Relapse support

 

A relapse is defined as the development of new symptoms or a worsening of existing symptoms that last longer than 24 hours.1 Although relapses are common in MS they are extremely difficult to predict in terms of timing and symptom severity.

Although you may not be able to prepare for relapses, the process of recognising, recording, reporting and reviewing your relapses can help you and your specialist team manage the condition better.

recognise icon ms

Recognise

Look out for changing symptoms lasting more than 24 hours.1

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Record

Keep track of changing symptoms to build up a clear picture.

report icon ms

Report

Talk to your MS team if you notice a change that affects daily life.

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Review

Consider treatment or a change in treatment.


Relapses – what to look for

Patients describe their MS relapse symptoms and how they spot them.


Relapse support leaflet

Relapse guide

For more information about what to look for and what to do if you suspect you might be having a relapse, download our guide.

Download the guide

MS symptom management

Relapses are a constant threat for people with MS. However, it’s important not to let the fear of a relapse take over your life.

Whilst it’s impossible to predict your symptoms, or their severity, there are things you can do to prepare yourself for a relapse and to help yourself get back on track after the relapse has passed:

  • Keep fit – Fighting relapse takes physical strength, so it’s important to exercise, or at least stay active, whenever you can. Exercise improves feelings of wellbeing too. For exercise tips visit the Living Like You website.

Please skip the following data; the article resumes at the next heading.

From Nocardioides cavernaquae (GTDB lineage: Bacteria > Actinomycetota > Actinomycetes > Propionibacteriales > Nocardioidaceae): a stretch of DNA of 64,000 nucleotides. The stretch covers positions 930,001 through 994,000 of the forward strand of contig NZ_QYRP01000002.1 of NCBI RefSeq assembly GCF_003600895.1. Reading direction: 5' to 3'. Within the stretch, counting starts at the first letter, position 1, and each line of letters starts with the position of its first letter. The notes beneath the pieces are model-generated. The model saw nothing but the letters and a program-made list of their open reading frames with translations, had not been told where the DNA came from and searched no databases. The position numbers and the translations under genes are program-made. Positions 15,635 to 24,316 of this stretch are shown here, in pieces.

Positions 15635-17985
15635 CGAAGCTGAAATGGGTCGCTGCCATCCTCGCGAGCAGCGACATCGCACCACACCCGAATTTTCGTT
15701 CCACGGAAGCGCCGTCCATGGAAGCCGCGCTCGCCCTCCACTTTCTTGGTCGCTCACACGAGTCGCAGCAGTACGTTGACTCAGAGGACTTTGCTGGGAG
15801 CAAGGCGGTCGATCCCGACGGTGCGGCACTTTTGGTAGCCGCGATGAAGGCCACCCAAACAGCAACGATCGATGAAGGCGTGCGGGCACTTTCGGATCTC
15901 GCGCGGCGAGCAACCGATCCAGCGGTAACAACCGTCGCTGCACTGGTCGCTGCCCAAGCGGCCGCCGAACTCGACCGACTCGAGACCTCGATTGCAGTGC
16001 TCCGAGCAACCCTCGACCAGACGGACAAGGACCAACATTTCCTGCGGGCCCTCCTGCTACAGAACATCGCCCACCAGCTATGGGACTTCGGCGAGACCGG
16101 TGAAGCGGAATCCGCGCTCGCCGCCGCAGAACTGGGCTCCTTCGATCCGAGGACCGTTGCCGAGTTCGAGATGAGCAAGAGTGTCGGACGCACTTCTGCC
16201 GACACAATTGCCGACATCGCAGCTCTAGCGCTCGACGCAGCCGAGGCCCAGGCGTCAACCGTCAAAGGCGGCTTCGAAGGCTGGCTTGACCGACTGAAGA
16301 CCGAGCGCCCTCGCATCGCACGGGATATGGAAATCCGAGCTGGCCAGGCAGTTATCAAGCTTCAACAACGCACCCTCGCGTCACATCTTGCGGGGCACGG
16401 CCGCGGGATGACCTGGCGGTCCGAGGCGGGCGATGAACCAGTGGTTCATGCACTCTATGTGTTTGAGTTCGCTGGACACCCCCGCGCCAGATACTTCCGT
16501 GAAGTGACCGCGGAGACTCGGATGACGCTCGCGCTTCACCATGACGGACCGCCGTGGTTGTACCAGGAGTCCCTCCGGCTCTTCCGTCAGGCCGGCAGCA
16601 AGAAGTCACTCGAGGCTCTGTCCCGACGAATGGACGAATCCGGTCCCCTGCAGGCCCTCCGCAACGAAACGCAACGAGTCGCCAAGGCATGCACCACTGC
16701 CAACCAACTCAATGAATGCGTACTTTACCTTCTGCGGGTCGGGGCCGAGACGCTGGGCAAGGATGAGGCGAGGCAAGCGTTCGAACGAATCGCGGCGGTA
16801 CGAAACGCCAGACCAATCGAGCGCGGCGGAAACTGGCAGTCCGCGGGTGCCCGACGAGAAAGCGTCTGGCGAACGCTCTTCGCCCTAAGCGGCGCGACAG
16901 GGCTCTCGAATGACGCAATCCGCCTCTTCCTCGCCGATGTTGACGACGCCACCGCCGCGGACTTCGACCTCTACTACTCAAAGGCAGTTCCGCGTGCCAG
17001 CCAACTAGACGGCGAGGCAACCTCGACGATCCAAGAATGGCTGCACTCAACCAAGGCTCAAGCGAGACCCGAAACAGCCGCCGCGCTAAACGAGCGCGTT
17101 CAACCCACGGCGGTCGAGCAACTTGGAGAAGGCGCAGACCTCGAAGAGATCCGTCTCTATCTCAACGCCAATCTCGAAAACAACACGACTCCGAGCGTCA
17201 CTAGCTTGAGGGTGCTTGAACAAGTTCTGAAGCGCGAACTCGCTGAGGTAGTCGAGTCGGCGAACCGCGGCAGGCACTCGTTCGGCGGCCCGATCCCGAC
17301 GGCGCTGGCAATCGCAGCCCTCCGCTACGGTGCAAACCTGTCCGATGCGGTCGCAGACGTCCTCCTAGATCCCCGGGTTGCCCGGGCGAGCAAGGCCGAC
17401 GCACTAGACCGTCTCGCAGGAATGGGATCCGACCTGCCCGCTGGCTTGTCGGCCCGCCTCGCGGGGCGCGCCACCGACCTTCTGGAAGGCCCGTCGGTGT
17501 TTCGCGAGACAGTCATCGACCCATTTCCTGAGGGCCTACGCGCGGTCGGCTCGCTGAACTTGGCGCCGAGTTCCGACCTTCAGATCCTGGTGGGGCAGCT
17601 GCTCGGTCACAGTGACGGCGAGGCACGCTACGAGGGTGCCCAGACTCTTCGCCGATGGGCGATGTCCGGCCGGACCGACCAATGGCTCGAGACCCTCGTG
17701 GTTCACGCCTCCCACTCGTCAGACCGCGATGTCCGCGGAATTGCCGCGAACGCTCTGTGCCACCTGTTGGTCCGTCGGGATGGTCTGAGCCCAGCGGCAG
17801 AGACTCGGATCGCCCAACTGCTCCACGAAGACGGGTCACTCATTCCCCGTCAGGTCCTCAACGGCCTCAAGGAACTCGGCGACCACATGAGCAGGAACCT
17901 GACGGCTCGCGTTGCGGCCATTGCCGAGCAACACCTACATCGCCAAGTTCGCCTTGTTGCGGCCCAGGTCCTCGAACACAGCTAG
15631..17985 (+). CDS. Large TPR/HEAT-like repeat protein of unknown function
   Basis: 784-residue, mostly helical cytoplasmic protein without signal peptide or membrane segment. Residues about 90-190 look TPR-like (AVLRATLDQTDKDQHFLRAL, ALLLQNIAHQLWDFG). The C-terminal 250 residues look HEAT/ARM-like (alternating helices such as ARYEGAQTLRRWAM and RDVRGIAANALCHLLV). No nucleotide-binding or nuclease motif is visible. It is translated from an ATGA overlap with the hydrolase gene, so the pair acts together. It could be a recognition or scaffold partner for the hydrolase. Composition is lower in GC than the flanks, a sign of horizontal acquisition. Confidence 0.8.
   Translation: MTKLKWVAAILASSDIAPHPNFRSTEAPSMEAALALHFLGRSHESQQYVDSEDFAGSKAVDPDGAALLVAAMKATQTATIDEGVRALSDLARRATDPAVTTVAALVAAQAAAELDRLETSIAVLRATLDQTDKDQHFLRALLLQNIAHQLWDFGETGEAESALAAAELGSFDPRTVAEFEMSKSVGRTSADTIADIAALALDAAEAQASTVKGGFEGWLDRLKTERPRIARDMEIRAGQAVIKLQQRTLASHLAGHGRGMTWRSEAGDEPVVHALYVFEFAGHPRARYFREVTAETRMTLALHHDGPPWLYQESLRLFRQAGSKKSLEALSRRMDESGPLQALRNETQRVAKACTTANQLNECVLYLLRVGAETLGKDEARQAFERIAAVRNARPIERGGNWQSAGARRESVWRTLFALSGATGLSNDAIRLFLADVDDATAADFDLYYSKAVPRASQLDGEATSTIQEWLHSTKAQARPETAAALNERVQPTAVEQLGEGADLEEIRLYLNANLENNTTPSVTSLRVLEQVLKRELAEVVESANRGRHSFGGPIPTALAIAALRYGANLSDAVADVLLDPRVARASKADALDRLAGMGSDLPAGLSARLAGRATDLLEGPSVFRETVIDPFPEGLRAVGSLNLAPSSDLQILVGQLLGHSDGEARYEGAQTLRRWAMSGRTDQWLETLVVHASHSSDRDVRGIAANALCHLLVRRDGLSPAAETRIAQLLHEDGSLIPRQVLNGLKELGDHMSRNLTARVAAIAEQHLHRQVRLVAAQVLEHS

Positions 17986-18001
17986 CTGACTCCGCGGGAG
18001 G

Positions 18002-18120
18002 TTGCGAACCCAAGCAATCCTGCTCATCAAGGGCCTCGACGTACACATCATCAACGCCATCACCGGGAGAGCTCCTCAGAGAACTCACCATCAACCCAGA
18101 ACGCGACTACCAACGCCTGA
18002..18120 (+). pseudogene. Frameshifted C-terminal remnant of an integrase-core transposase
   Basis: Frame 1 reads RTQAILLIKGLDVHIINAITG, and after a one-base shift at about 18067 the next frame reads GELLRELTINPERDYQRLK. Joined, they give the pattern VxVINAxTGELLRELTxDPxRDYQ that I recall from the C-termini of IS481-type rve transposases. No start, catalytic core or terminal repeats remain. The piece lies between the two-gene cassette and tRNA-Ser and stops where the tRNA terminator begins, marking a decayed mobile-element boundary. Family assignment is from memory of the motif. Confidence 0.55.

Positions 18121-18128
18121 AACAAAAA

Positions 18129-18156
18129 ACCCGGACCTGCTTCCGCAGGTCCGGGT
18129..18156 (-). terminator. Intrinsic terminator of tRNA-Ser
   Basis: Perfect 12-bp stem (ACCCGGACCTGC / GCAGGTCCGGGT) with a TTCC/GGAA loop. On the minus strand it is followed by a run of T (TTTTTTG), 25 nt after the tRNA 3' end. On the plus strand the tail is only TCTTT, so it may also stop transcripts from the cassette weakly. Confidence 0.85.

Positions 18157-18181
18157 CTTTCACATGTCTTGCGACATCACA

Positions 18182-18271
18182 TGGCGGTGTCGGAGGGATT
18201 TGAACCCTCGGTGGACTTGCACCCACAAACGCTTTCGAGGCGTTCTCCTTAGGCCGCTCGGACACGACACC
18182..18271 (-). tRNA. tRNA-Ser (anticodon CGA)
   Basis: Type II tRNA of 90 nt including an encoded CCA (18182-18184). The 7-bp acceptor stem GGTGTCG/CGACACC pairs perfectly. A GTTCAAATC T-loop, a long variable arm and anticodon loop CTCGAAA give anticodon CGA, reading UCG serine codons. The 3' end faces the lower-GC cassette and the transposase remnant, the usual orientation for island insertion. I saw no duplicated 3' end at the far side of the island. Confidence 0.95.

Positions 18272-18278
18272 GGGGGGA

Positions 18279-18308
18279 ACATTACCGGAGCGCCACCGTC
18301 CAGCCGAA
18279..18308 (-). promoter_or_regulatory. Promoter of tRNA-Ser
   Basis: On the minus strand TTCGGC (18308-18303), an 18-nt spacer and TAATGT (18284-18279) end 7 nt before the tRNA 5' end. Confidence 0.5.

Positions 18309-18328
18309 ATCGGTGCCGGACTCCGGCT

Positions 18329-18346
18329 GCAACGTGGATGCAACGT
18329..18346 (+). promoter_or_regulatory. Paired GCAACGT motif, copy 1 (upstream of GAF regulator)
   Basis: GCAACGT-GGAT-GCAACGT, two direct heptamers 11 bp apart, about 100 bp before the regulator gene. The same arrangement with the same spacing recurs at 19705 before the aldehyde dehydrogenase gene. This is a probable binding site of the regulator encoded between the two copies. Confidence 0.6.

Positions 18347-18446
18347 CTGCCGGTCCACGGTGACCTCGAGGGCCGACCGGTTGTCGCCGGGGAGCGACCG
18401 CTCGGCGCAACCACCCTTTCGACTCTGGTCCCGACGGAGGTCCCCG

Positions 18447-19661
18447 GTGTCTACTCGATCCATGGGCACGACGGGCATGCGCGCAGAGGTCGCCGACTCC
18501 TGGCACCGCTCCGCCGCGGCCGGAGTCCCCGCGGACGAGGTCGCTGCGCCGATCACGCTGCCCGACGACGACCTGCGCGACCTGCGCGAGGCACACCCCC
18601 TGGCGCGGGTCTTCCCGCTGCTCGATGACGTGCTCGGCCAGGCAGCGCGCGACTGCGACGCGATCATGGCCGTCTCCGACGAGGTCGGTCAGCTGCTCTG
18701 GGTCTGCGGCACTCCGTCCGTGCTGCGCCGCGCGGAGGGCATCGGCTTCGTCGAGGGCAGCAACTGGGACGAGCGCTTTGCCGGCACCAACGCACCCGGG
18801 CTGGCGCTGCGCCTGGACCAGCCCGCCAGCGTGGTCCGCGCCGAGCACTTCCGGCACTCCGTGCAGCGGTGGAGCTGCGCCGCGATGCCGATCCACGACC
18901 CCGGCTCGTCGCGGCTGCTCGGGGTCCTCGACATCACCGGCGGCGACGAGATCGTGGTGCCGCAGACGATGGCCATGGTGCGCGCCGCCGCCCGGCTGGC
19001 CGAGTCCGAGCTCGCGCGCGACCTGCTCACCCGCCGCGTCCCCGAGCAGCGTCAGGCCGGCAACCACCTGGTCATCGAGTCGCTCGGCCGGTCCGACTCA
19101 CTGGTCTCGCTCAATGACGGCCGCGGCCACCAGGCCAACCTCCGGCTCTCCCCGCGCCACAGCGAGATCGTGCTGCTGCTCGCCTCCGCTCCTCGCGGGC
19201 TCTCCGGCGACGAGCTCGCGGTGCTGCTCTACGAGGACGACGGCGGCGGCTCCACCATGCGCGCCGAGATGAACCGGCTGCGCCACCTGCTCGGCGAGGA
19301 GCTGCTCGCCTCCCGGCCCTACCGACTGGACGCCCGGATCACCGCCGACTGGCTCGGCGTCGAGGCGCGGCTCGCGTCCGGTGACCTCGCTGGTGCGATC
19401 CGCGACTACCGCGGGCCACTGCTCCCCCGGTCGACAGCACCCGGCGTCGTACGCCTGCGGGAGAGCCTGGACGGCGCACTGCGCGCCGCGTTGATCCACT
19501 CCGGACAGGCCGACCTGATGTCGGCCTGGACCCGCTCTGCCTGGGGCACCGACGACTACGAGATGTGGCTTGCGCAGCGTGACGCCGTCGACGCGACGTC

• Boost balance – A study by the National Multiple Sclerosis Society found that games using the Nintendo WiiTM Balance Board can improve mobility, helping to strengthen the impulses between brain and body.2
  • On the front foot – Ankle–foot orthotics can help people with MS by giving rigid support for foot drop and gait problems.
  • Manage pain – Rubbing scented oils on temples or other areas of discomfort can calm the body and reduce pain. Limiting noise and the exposure to cold air using scarves can be useful for head pain, particularly trigeminal neuralgia.
  • Extreme measures – Carry water spray, a hat and cool clothing to guard against extreme heat, even in the winter when heating can affect your MS. In the summer, plan any activities around the coolest parts of the day.
  • Eat well – Fatty snack foods may be tempting when you want to lift your mood, but maintaining a healthy balanced diet may help ease some of your symptoms, e.g. omega-3-rich fish or flaxseed have been shown to cut relapse rate.2 For more dietary advice, see the Living Like You website.

 


SymTrac MS app screenshots

SymTrac™ for MS

A symptom tracker is available to help you record your relapse symptoms and discuss them with your MS team.

SymTrac has been developed by Novartis in collaboration with healthcare professionals.

learn more about the app

 


References
1. Multiple Sclerosis Society UK website: www.mssociety.org.uk (accessed in August 2015).
2. Living Like You website: www.livinglikeyou.com (accessed in August 2015).

Date of preparation: November 2015    MUL15-C020c

: 24-11-2015